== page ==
[SLDN's Aubrey] Sarvis added that President Obama could boost repeal efforts by stating his desire to see the measure passed this year but, more importantly, by getting personally involved with lobbying senators.

“We need the president to become actively engaged in this vote, not unlike the way he is engaged with financial services reform right now,” he said.

Earlier this week, Sarvis wrote a letter to Obama, which included this line “I am very disturbed by multiple reports from Capitol Hill that your Congressional liaison team is urging some Members of Congress to avoid a vote on repeal this year.”

Now, we know that the decision not to proceed with the repeal of DADT this year before the potentially devastating mid-term elections in November, was made by senior White House officials and conveyed to gay leaders several months ago, while most of us were still thinking Obama actually meant what he said in the State of the Union. And a large part of the reason we believed it is because HRC kept telling us the President had our back, when they knew he didn’t.

NOTE FROM JOHN: One final point. Things are so bad that even HRC has now felt the need to criticize the White House. You’ll recall that HRC has been defending the White House’s mis-steps on gay issues for over a year now.

Gibbs also laid the responsibility for whether a repeal vote is taken at the doorstep of Congress.

“The House and the Senate are obviously a different branch of government,” he added.

Smith took exception to the remarks from Gibbs.

“Those comments were not helpful and the White House needs to clarify that,” he said. “The president said he wants to work with Congress this year to repeal ‘don’t ask, don’t tell’ and we take the president at his word. But as we continue to put pressure on Congress, the White House needs to speak with one voice and not send us mixed messages.”

So yet again the White House is putting out the line that the President is weak and powerless, and has no influence with Congress. It’s not only pathetic that any employee of the White House would think it wise to spread the word that the President is weak, but it’s also a lie. And it’s one the White House, and frankly HRC, has been spreading for a while now. The notion that Congress passes laws, the President only executes them. It’s a cute high school civics approach to explaining how Washington works, it’s also incredibly naive.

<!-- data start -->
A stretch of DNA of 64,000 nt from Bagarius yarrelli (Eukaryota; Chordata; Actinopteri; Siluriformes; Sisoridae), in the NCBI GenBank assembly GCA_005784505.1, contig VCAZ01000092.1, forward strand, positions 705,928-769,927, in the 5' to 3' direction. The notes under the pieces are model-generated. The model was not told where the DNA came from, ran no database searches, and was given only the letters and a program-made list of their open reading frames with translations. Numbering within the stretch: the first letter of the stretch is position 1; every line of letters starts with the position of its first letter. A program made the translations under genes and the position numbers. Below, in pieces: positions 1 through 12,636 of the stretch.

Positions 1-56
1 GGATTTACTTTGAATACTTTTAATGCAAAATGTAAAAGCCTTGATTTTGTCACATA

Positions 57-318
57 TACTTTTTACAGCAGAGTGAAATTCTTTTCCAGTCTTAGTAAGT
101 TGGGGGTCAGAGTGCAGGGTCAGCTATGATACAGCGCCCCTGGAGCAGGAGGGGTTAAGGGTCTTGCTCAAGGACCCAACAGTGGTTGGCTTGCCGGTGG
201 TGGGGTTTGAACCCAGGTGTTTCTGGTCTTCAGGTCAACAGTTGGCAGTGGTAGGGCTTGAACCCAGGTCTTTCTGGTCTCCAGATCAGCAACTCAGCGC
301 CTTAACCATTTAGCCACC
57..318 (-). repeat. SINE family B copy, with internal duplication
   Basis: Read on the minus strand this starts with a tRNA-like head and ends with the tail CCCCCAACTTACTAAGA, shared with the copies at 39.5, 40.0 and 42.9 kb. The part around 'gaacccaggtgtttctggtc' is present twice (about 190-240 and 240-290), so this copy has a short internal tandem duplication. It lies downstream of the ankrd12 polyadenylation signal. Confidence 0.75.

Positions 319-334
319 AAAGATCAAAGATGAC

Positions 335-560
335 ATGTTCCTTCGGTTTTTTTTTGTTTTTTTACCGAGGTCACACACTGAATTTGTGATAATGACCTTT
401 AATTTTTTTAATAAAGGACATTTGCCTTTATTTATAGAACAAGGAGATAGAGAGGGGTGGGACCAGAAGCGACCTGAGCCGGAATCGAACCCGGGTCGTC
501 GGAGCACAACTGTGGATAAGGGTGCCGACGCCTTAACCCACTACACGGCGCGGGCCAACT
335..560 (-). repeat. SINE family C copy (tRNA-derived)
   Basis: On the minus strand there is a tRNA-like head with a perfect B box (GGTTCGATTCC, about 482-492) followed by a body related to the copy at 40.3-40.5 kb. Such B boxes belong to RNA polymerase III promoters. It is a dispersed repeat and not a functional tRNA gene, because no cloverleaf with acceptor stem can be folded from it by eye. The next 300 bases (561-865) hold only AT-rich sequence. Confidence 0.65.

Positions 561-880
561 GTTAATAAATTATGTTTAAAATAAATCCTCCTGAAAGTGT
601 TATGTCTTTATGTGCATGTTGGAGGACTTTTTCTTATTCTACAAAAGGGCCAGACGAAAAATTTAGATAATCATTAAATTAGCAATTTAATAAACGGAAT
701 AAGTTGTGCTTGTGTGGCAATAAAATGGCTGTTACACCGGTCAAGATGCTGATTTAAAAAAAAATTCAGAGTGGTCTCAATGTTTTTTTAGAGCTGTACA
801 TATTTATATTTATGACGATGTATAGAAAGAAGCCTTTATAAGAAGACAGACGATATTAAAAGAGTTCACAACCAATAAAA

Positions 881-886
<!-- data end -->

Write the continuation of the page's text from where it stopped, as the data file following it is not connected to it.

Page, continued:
As we saw with health care reform, when the President dithered for a good year, the reform effort spun out of control and the entire thing was almost lost. When the President finally got engaged, finally put the full force of his presidency behind lobbying for the bill, suddenly the bill became law. It is flat out wrong, a lie, to suggest that the President has no power to influence legislation. Anyone who tells you otherwise is either lying to you, or has no concept whatsoever of how Washington works.

That is why even HRC had to finally admit that Gibbs’ most recent statement was not helpful, and seemed to contradict the President’s earlier promise to work with Congress to get the law repealed this year.
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It’s astounding how badly this White House has f’d over our community.


On October 27, 2010, Joe was one of five bloggers who interviewed President Obama. Joe is a DC-based political consultant with over twenty-five years of experience at both the state and federal level. Joe has managed political operations and legislative efforts for both candidates and issues-based organizations. For seven years, he was the Director of State Legislation at Handgun Control, Inc. He served as that organization's first Political Director during the 2000 cycle. Joe is a graduate of the University of Maine School of Law. In addition, he has a Masters in Public Administration from Lehigh University and received his B.A. from the University of New Hampshire. Joe also has a fun dog, Petey, a worthy successor to Boomer, who got Joe through eight years of Bush and Cheney. Joe likes to think he is a world class athlete having finished the 2005 Chicago Marathon in the time of 4:10. He has completed six other marathons as well -- and is still determined to break the four hour mark.